Charlotte Lee, Countess of Lichfield

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Charlotte Fitzroy
Countess of Lichfield
Lady Lee, of Quarendon
Charlotte Fitzroy.jpg
Charlotte Fitzroy, Countess of Lichfield
Born (1664-09-05)5 September 1664
Died 17 February 1718(1718-02-17) (aged 53)
Noble family Stuart
Spouse(s) Edward Lee, 1st Earl of Lichfield
Charlotte Lee, Lady Baltimore
Charles Lee, Viscount Quarendon
Edward Lee, Viscount Quarendon
Captain The Hon. James Lee
The Hon. Francis Lee
Lady Anne Morgan
The Hon. Charles Lee
George Lee, 2nd Earl of Lichfield
The Hon. Francis Henry Fitzroy Lee
Lady Elizabeth Young
Barbara Browne, Lady Browne
Lady Mary Lee
The Hon. Fitzroy Lee
Vice Admiral The Hon. FitzRoy Henry Lee
The Hon. William Lee
The Hon. Thomas Lee
The Hon. John Lee
Robert Lee, 4th Earl of Lichfield
Father Charles II of England
Mother Barbara Villiers, 1st Duchess of Cleveland

Charlotte Lee, Countess of Lichfield (5 September 1664 – 17 February 1718), formerly Lady Charlotte Fitzroy, was the illegitimate daughter of King Charles II of England by one of his best known mistresses, Barbara Villiers, 1st Duchess of Cleveland.


She was the fourth child and second daughter of Barbara Palmer née Villiers, Countess of Castlemaine who was by then separated but still married to Roger Palmer, 1st Earl of Castlemaine. Castlemaine did not father any of his wife's children; rather, Charlotte and her siblings were the illegitimate offspring of their mother's royal lover, Charles II. The king acknowledged her as his daughter and so she bore the surname of Fitzroy – "son of the King".

She was the favourite niece of James, Duke of York, younger brother of Charles II, who would later reign as James II. "We know but little of her except that she was beautiful;"[1] she "rivaled her mother in beauty, but was far unlike her in every other respect."[2] As the Duchess of Cleveland was known for her diabolical nature, the implication here is that Charlotte was a sweet-tempered and pleasing person; one memoirist attests to that assumption, describing Lady Lichfield as "a very good and virtuous lady." It is said that the king had a greater value and love for this lady than he had for his other children.

Marriage and issue[edit]

On 16 May 1674, before her tenth birthday, Lady Charlotte was contracted to Sir Edward Lee, and married on 6 February 1677 in her thirteenth year. When Charles Stewart, 6th Duke of Lennox died in 1673, Sir Edward was created Earl of Lichfield.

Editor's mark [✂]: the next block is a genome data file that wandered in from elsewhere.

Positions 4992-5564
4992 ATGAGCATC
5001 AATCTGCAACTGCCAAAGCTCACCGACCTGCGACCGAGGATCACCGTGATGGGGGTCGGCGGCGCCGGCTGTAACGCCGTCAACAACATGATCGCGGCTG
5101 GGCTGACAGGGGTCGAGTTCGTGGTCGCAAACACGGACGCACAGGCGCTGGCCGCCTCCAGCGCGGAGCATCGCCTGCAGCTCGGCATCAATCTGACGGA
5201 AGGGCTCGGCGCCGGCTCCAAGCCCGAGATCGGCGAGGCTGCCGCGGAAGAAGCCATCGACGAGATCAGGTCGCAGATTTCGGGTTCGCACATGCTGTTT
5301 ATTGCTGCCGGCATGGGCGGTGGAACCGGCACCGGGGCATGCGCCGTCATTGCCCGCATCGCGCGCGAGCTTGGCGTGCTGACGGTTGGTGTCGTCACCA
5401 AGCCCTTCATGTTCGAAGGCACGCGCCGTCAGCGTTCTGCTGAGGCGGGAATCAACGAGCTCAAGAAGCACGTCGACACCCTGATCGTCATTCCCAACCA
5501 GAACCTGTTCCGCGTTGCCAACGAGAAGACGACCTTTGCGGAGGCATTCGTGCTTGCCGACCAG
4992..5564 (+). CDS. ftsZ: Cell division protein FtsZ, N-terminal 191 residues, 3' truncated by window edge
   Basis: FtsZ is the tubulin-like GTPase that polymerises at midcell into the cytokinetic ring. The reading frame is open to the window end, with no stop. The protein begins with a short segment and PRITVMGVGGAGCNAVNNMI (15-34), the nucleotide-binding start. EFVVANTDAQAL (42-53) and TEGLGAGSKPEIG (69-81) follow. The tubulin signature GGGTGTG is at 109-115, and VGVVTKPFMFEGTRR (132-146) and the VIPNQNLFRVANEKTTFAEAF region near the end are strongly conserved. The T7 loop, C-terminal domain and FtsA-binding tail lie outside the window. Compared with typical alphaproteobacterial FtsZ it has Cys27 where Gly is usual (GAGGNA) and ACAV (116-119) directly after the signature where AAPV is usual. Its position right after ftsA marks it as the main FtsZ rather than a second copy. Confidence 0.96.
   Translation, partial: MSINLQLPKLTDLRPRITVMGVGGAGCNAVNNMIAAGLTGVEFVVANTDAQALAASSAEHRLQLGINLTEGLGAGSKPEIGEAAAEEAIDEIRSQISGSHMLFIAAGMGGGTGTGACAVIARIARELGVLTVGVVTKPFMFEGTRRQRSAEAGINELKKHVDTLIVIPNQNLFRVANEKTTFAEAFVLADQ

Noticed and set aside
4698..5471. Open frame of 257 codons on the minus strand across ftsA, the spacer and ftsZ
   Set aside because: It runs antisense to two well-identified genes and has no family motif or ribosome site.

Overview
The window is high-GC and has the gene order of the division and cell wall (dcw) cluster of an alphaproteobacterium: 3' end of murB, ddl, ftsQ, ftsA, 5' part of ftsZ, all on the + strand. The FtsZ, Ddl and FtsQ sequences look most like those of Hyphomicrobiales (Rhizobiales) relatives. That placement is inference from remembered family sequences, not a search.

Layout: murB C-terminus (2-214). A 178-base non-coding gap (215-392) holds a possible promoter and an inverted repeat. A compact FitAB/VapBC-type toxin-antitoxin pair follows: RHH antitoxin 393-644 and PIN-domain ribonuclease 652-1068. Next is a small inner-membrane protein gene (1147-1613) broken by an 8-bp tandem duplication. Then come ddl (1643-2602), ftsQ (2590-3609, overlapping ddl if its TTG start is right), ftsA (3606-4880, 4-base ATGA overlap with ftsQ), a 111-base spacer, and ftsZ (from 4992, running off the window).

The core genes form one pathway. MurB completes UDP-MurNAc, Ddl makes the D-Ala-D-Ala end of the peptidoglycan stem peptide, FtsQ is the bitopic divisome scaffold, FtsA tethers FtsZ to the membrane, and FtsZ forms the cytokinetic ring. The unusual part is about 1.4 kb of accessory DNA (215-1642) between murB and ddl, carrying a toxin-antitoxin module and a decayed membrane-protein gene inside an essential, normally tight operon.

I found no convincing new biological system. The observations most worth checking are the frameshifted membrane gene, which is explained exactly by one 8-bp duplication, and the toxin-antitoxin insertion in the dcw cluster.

Together they had eighteen children:

  • Charlotte Lee, Lady Baltimore (13 March 1678 (Old Style) – 22 January 1721),
  • Charles Lee, Viscount Quarendon (6 May 1680 – 13 October 1680).
  • Edward Henry Lee, Viscount Quarendon (6 June 1681 – 21 October 1713).
  • Captain Hon. James Lee (13 November 1681 – 1711).
  • Francis Lee (14 February 1685 – died young).
  • Anne Lee (29 June 1686 – d. 1716?), married N Morgan.
  • Charles Lee (5 June 1688 – 3 January 1708).
  • George Henry Lee, 2nd Earl of Lichfield (12 March 1690 – 15 February 1743).
  • Francis Henry Fitzroy Lee (10 September 1692 – died young).
  • Elizabeth Lee (26 May 1693 – 29 January 1739). Married:
    • (1) Francis Lee, a cousin. Had one son and two daughters, the eldest of whom, Elisabeth (d. 1736 at Lyon) married Henry Temple, son of the 1st Viscount Palmerston.
    • (2) Edward Young, in 1731, author of the Night Thoughts, by whom she had one son. It is said that he never recovered from Elizabeth's death.
  • Barbara Lee (3 March 1695 – d. aft. 1729), married Sir George Browne, 3rd Baronet of Kiddington.
  • Mary Isabella Lee (6 September 1697 – 28 December 1697).
  • Fitzroy Lee (10 May 1698 – died young).
  • Vice Admiral FitzRoy Henry Lee (2 January 1700 – April 1751), Commodore Governor of Newfoundland.
  • William Lee (24 June 1701 – died young).
  • Thomas Lee (25 August 1703 – died young).
  • John Lee (3 December 1704 – died young).
  • Robert Lee, 4th Earl of Lichfield (3 July 1706 – 3 November 1776).



  1. ^ From John Heneage Jesse's Memoirs of the Court of England During the Reign of the Stuarts, 1855, page 171.
  2. ^ Jameson's The Beauties of the Court of Charles the Second: A Series of Memoirs Biographical and Critical, 2005, page 82.